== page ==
Like Ye Gon, Puebla was a long-standing customer of HSBC in Mexico having begun as a client of Bital in the 1980s and staying on as an HSBC client after the takeover. In July, after an internal review, Thurston ordered that all of Puebla’s accounts be closed.
Incredibly, the order was not carried out until November 2007 and even then only after the Mexican Attorney General sent a warrant requesting seizure of all Puebla’s cash.
HSBC was at a loss to explain how the order had been ignored, but insiders suspect that lax controls in the bank or even outright corruption were the probable explanation. 
Thurston claims he took decisive steps to clean up Mexico, including action to stop lower-level staff being bribed or threatened into opening  accounts or transferring money without proper checks.
One HSBC employee said it was about ‘protecting front line staff’.
‘No one could go into a branch and try to launder money and threaten the clerk by saying I know where your family live. That is precisely what was happening. If local staff cannot open an account on their own they cannot be bribed or threatened,’ he said.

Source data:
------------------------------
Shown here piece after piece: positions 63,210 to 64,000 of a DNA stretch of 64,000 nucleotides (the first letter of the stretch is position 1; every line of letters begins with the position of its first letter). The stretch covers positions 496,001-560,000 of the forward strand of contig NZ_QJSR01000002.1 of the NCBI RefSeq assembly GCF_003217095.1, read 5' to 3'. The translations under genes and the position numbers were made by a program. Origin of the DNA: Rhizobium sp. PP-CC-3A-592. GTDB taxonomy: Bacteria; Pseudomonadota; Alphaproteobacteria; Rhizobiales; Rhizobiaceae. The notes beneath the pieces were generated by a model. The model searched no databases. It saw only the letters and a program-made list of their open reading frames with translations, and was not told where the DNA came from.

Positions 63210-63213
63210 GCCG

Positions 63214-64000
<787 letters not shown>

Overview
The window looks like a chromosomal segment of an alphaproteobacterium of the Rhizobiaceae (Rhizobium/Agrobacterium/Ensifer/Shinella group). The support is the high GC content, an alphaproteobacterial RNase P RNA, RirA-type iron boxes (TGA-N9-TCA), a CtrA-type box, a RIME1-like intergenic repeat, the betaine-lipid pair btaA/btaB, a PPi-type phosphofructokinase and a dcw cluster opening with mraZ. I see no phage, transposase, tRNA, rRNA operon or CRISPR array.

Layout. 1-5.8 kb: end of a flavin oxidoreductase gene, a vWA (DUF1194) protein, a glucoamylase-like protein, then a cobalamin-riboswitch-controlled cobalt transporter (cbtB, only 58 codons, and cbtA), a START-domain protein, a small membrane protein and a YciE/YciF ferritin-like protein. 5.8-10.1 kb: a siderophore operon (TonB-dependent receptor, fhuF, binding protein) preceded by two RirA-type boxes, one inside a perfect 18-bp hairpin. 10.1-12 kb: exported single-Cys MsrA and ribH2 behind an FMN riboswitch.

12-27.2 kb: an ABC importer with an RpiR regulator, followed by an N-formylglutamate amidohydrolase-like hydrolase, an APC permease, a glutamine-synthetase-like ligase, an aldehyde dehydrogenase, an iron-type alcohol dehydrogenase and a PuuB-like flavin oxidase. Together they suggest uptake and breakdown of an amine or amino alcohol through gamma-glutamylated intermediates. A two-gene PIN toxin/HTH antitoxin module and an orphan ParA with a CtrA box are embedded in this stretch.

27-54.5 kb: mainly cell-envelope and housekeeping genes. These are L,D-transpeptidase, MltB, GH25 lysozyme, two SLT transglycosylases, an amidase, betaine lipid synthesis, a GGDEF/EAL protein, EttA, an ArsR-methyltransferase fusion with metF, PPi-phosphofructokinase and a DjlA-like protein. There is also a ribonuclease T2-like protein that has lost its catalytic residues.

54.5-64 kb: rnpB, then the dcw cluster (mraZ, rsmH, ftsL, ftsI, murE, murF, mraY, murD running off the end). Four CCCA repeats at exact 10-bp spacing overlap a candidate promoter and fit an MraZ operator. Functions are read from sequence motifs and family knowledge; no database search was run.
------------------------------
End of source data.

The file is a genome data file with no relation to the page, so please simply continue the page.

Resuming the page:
But Thurston’s tenure at HSBC Mexico ended with failure. In December, 2007 he was appointed to run HSBC’s UK retail bank, but he remained in Mexico for a further three months – just enough time for another bombshell.
This time it involved Sigue Corporation, another money transfer service company, with its headquarters in California. Its main line of business was moving money from America to Mexico and other Latin American countries. The US authorities launched a sting operation in 2007 in which US agents transferred $500,000 from America to Mexico through Sigue.
As they did so, they openly told Sigue agents they were transferring drug money. In January 2008, Sigue reached a settlement with American authorities, admitting its business was out of control.
On February 4, David Bagley, global head of compliance at HSBC, recommended to Thurston that he close the Sigue account in Mexico. Thurston ignored Bagley’s recommendation and allowed the Sigue account to stay open.